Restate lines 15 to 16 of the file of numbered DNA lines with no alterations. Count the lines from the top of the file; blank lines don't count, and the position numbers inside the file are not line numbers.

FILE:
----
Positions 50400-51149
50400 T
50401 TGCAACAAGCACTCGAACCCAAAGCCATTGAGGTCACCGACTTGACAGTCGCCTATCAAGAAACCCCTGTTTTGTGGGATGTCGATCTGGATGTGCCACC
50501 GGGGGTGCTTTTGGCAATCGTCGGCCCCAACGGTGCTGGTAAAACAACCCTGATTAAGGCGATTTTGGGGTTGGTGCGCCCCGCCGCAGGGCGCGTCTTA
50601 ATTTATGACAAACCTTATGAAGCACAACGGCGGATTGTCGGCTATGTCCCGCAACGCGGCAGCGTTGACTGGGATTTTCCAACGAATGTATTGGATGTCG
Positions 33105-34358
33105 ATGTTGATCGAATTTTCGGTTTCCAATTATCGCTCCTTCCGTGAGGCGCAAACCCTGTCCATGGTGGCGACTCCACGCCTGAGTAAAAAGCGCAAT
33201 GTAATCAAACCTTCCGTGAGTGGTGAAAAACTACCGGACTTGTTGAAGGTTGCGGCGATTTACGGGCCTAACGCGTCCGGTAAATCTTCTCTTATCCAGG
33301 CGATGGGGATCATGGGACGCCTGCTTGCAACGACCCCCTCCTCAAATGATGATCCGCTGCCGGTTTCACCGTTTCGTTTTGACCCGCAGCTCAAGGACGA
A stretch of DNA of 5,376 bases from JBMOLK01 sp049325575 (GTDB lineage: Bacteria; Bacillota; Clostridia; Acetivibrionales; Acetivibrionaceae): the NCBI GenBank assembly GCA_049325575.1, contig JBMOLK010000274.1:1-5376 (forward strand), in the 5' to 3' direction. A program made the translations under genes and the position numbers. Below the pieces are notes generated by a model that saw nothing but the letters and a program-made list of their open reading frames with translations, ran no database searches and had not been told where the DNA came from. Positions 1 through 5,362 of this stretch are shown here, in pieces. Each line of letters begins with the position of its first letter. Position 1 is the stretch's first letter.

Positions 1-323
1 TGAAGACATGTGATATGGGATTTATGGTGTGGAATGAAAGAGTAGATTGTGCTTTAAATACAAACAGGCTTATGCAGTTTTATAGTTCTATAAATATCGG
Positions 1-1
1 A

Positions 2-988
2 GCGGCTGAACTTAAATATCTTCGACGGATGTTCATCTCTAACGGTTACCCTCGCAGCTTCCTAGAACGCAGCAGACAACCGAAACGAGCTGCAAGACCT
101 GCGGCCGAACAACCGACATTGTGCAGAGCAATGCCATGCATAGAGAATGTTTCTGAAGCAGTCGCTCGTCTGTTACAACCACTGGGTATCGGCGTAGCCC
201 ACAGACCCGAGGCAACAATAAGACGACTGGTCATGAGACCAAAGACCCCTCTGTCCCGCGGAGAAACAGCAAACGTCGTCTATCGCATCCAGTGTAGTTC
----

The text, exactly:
Positions 2-988
2 GCGGCTGAACTTAAATATCTTCGACGGATGTTCATCTCTAACGGTTACCCTCGCAGCTTCCTAGAACGCAGCAGACAACCGAAACGAGCTGCAAGACCT